Logging in to the bl0g to check in and do a little blogging, I spent the regrettable five minutes wading through the sea of spam. “Great post on cctv surveillance. Check out mine.” Huh?
“I would love to post. Please clarify what your blog is about.” Okay. No.
And as the absurdities of the spam comments struck me (does anyone actually think these are real comments?) I began thinking about spam in the Regency. What was their form of annoying junk mail or telemarketing (am I dating myself with that one?). With increasing urbanization and specialization of the work force, as industrialization and mechanization kicked into full gear (I know that’s a lot of izations!), advertising too was beginning humbly among the swaths of entrepreneurs ready to inundate the unsuspecting masses.
But, devoid of email accounts and telephones, where were Regency folk getting overloaded with commercials?
According to Francis Doherty “quack medicine” was a significant “symptom” of the development of advertising. While scholars have argued that the quack’s committment to advertising saturation indicated a business weakness, rather than strength (ie spam), it nonetheless was a pervasive reminder of a slow shift to a consumer culture.
In publications, advertisements might appear like the above, in lyrical form meant to whirl the young romantic (and literate) lady into the same consumer swoons now familiar to teen magazine readers who clutch the latest cover girl ad (or watch America’s Top Model, for that matter). But advertising would not be limited to the Ton, the fashionable set of people hungry for new ways to distinguish themselves and underline their social/economic standing.
A burgenoning working and middle class, too, would parrot the consumer ways of the upper class in purchasing which would also make advertising to these audiences a lucrative medium. Stobart’s paper highlights the fact that second hand and first class goods would be parallel in advertisements in the broadsheets during the Georgian era, coupling classes under the umbrella of consumptive practices.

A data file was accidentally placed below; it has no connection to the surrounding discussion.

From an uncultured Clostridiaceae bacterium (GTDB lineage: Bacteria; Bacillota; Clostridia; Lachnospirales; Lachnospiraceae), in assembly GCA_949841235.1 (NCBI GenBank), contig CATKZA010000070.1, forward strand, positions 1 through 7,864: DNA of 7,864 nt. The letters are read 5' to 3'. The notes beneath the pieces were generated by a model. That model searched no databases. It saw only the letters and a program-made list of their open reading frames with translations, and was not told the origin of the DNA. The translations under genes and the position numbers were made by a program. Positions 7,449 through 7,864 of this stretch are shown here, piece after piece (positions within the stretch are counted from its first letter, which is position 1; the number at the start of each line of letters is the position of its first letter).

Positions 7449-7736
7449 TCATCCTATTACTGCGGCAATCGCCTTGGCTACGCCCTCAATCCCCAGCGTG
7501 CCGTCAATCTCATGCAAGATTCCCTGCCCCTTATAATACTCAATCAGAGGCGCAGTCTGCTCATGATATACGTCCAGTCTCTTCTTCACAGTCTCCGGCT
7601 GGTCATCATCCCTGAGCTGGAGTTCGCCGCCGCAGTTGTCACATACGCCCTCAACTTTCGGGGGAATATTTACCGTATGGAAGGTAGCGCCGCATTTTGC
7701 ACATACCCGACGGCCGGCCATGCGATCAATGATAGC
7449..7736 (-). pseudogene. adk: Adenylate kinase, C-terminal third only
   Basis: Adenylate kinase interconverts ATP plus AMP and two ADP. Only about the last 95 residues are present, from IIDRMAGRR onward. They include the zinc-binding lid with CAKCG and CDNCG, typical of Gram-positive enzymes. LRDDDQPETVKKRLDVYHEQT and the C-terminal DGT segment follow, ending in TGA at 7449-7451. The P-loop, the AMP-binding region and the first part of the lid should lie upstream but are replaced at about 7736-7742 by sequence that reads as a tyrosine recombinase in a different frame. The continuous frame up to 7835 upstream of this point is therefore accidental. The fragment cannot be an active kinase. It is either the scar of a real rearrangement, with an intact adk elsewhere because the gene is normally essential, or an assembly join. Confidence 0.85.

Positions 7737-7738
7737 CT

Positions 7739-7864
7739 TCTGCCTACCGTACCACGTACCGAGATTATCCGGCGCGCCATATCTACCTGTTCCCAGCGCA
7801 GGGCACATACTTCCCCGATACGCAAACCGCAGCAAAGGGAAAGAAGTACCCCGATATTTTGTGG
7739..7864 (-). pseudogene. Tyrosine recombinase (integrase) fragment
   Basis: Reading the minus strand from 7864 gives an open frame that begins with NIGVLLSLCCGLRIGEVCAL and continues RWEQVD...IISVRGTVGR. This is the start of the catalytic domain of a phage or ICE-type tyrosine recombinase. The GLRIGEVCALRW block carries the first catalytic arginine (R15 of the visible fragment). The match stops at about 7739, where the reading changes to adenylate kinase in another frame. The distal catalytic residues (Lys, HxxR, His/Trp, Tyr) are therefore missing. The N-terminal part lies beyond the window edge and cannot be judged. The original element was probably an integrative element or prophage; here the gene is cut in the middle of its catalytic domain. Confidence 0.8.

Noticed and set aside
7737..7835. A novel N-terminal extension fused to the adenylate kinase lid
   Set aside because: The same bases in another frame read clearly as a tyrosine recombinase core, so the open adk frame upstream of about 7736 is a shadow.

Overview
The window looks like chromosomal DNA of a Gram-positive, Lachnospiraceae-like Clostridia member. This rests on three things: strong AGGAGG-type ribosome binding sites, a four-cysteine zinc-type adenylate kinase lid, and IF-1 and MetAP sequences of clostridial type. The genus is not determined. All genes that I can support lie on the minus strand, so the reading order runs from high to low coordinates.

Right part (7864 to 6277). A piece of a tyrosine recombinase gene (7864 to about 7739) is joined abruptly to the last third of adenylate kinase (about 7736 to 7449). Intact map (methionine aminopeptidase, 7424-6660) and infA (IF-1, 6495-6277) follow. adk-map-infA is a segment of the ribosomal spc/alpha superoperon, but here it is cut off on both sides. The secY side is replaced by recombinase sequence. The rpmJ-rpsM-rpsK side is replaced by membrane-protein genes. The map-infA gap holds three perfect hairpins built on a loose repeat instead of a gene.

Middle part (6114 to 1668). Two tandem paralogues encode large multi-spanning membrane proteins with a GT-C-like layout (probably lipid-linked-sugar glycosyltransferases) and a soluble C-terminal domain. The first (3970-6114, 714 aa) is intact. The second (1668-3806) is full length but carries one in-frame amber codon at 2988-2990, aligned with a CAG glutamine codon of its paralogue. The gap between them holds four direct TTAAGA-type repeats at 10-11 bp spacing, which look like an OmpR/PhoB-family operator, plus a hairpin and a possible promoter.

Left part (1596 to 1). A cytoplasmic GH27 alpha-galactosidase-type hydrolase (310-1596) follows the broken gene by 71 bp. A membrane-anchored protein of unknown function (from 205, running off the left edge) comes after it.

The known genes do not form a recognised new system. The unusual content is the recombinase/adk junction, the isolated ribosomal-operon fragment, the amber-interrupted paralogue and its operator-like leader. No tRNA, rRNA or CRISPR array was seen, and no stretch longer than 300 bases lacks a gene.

http://www.sensationpress.com/victorianadvertising.htm features some wonderful examples of Victorian advertising, as the middle class began to come into full form and ready made products were now more affordable and available with mass production. By the Victorian era, nothing was too sacred for adverts, and everything from stain removers to underwear hocked with a variety of drawn pictures and witty wording. In an age where society was obsessed with cleanliness, advertising would find fertile ground in offering the sterile products we now take for granted…pimple cream, perfumes named after celebs, and insect destroying powder.
It once again reminds me that so many things we take for granted as a “sign of the times” had their birth much, much earlier–and that we could all benefit from a healthy obsession with history.
For more information, check these books I cited:
Francis Doherty, A study in eighteenth-century advertising methods: the anodyne necklace,1992
Stobart, J. (2007) In and out of fashion? Advertising novel and second-hand goods in Georgian England.
heh heh, advertising poetry parodying Pope, I like it! nothing is new under the sun, even spam. I guess I now need to look into whether such advertising appeared on broadsheets and chap books to take it even further back to the advent of printing itself – and I have to say, I wouldn’t be surprised to find it. After all, there’s spam on the walls as graffiti in Pompei and Herculaneum.